Chicken Soup for the Soul
Life can be eerie for all of us sometimes, but for me, in the months immediately after my divorce, it was downright scary. It was like watching the world pass by with the sound turned down. Society went about its business, but I didn’t, not really. I brushed my teeth and did the laundry and somehow picked up the groceries, but I was never aware of doing these things. Sometimes I’d reach into the fridge for a juice and wonder how it got there. Or I’d suddenly notice that I was miles out on the freeway and had forgotten where I was going. Now I wonder how my young son, Cooper, perceived my post-divorce ‘blue’ period. He was only 7, but what did he make of Mom somnambulating around like a lost ghost stopping only to hug him, holding on for dear life?
The haze and paralysis were chased away by the cold reality of my new situation. After seventeen years in a happy, prosperous marriage, I suddenly found myself plagued by anxiety and loneliness. How on earth was I going to raise this little boy on my own? Fear and panic gripped me …. a deep, relentless sense of doom pervaded everything I did. For the first time in my adult life I felt utterly powerless and alone. The anxiety and worry about where I could go and what I could do infected every waking moment. The sensation became so gut-wrenching at times that I retreated into meditation; a practice I had always nurtured for pleasure now became my only escape.
It was during a prolonged meditation that a clear, intuitive thought pierced through the fog. It was filled with peace and joy, but mostly with pure intention. It told me to “find another single mother to house share with.”
Bolstered by this clear message, I went in search of a house big enough for two families. When I found the house, I began interviewing single moms and placed a notice with a local rental service, “Single mom seeks same to pool resources and share a house with a garden. Let’s work together to create a safe environment for our children.” I received 18 responses, and I knew that something good was happening. As I started to have conversations with the moms who responded to my solution it became clear that the good extended far beyond just me. All of these women were looking for a way to connect, not just for house sharing, but as single mothers who needed to reach out to someone who understood what they were going through. But I only had one house… what could I say to the other seventeen? After talking with several of the moms over coffee, it struck me that some might have more in common with each other than they had with me. Two had 3 yr old boys. One mother had a 16 yr old girl and lived close by another who had a 14 yr old girl. It made perfect sense to put them in contact with each other, so I did. And they were grateful.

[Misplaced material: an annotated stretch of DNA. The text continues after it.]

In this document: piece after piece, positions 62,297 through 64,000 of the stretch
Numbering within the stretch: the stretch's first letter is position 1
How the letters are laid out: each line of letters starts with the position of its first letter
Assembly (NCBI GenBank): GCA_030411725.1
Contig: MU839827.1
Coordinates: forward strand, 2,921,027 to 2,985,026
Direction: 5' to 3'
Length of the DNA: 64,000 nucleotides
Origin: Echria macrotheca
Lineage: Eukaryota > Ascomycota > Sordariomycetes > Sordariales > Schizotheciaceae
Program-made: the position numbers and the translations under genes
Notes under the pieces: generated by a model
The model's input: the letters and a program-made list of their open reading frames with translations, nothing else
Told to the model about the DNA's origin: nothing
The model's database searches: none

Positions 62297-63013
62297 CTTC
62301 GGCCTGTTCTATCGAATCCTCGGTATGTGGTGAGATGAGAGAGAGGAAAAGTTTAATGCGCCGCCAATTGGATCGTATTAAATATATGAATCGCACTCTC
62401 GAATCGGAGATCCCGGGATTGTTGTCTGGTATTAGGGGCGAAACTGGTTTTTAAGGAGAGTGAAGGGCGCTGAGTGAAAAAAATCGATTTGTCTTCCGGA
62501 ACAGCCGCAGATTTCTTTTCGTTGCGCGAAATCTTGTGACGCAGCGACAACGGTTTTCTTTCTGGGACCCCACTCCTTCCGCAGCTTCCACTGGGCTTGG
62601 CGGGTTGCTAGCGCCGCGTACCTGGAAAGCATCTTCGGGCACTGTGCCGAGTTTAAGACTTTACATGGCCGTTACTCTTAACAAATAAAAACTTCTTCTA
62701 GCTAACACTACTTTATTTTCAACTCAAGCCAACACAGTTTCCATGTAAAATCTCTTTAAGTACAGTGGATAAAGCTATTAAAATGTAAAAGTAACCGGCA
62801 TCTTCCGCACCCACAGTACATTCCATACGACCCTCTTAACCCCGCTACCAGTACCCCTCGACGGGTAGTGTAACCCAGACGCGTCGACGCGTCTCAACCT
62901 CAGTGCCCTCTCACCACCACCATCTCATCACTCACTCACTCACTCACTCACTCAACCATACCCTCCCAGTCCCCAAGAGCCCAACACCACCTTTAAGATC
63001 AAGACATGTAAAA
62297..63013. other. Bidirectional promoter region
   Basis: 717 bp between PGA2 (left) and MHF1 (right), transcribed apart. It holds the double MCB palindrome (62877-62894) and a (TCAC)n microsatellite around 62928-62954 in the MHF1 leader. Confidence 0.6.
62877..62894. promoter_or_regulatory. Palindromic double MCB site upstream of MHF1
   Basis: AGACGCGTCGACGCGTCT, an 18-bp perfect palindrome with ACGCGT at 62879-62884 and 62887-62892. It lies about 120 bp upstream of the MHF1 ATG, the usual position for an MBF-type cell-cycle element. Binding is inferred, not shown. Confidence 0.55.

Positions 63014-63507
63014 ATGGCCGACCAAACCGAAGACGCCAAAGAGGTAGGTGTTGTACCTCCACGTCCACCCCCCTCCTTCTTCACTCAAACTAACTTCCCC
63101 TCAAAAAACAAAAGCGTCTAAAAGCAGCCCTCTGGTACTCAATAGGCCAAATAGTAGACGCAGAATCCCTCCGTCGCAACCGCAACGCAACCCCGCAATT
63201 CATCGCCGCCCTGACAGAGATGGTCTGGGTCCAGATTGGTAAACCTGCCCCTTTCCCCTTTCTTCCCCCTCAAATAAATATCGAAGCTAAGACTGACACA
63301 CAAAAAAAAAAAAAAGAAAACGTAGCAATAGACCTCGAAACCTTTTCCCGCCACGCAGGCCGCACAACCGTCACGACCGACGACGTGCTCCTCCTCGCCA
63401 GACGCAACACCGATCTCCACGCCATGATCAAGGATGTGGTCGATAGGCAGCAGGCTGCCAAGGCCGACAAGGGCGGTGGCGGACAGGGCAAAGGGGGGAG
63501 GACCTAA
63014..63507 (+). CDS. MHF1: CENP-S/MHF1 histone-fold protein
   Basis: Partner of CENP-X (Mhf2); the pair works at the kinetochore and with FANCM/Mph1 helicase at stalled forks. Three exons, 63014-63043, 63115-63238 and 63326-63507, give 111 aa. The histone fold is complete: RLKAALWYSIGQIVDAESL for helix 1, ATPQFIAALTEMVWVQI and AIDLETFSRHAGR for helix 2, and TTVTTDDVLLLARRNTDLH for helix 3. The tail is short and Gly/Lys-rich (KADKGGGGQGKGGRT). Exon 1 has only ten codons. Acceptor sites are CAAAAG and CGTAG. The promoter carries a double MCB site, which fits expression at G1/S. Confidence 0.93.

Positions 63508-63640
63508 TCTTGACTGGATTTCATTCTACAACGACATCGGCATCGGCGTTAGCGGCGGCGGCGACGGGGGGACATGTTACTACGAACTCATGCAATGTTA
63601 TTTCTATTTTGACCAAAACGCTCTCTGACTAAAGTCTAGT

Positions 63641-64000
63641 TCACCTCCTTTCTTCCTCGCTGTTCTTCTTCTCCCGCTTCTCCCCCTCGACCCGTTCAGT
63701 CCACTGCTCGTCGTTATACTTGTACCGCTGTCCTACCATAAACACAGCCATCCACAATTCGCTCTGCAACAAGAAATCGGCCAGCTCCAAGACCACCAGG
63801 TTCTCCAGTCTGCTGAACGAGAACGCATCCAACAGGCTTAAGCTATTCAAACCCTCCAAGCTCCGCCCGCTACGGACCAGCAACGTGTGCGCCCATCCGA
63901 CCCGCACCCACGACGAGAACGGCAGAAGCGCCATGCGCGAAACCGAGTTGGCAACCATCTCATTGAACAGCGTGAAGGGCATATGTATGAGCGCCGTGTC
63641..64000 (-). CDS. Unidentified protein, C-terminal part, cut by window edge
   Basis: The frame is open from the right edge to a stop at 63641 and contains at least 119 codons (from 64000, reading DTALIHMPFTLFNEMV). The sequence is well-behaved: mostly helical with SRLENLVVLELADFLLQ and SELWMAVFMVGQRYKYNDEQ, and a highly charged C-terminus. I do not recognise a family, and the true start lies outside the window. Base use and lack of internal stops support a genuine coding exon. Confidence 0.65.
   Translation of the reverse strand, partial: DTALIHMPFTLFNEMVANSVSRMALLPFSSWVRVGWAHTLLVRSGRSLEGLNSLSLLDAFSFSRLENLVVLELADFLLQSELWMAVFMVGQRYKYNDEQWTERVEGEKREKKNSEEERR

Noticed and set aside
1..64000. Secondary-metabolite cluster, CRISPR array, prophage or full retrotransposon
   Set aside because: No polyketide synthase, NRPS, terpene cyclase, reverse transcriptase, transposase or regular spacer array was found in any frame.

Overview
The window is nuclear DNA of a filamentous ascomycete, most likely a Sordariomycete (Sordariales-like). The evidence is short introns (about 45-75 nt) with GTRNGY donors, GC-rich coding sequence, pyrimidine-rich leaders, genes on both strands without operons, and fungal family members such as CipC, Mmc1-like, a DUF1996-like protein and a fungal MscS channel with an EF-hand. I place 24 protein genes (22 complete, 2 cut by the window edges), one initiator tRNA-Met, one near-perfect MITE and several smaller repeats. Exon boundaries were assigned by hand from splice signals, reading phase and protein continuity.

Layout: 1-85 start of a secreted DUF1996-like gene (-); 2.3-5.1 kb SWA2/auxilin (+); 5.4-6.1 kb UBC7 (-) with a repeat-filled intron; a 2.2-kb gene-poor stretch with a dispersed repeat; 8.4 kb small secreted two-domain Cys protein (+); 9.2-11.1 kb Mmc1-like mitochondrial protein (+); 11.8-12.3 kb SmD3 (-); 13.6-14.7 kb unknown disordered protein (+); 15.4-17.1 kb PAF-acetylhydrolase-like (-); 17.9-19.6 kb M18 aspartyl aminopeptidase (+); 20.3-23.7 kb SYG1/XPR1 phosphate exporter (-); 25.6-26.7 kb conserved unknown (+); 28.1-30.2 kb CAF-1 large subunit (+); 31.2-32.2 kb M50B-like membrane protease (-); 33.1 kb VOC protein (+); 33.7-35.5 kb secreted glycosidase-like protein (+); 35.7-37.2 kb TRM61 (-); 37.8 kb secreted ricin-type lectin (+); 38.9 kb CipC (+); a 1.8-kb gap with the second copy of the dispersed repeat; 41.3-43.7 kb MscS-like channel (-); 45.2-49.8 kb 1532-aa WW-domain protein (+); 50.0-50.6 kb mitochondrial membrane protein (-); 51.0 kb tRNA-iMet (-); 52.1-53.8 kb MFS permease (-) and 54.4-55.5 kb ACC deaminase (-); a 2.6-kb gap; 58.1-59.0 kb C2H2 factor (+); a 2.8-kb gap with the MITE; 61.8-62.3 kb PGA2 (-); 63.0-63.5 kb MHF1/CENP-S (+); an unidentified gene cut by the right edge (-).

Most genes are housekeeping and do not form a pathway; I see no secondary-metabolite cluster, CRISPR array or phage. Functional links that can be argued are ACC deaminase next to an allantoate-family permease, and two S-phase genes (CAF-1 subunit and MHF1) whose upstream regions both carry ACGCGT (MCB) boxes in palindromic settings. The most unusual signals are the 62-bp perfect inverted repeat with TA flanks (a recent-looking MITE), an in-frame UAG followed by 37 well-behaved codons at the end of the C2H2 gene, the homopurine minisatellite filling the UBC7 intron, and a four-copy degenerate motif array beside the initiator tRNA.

If 18 single moms were looking to share with another single mom in my small neighborhood, how many hundreds must there be in the greater Los Angeles area? How many thousands in California? How many millions in the United States? I did some research and found that there was no resource where single moms could find each other to house share. That familiar intuitive feeling came over me and I was listening. Why not me? Why not take the initiative and create a place for single moms to connect, a place for us, by us where we could pool resources to build healthier, happier, more secure home environments? So I founded CoAbode, an on line service designed exclusively to connect single moms for house sharing and friendships. Within a year I had a full service website up and running. Today we have over 70,000 members, thousands of whom are sharing homes together all over the United States.
The message from single moms who’ve connected off CoAbode is so heartening. They rejoice in doing half the shopping, half the cooking, half the cleaning, and getting twice the house they could have afforded alone. Recently divorced women tell me how they’ve been able to hold on to the family home by bringing in another single mom to help share the financial burden. And instead of dwelling in a sad and lonely place, they now have a friend to laugh with, a shoulder to cry on when the bad memories creep in. But most inspiring of all is what single moms say they’ve achieved for their children; I hear about warm kitchens full of laughter, two-year-old boys who assume they are brothers, and teenage girls who share the bus to school with new surrogate sisters, knowing that they have so much more to return home to than they ever had before.
The response to the idea of single mothers sharing houses has been phenomenal – and to think that my own feelings of loneliness and fear lead me to ask “what should I do with my life and how can I help others while doing it” I am blessed with this incredible opportunity to help so many others! It may take a village to raise a productive member of society, but we can make a start with single moms who unite in their devotion to their children and their willingness to help themselves.Return To Articles